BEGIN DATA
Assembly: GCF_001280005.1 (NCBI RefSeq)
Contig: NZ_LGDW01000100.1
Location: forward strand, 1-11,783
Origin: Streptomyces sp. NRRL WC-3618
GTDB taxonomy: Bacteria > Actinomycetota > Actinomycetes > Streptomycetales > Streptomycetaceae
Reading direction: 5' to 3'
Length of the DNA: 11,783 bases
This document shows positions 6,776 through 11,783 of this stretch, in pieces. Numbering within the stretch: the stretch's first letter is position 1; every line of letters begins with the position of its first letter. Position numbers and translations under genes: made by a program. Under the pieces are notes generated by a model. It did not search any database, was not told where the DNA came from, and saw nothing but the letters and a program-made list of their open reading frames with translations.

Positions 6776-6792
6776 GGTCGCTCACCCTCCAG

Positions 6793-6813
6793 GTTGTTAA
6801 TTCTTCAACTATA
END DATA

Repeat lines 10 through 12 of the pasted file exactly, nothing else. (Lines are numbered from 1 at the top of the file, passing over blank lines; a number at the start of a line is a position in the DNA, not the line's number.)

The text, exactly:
6776 GGTCGCTCACCCTCCAG

Positions 6793-6813
6793 GTTGTTAA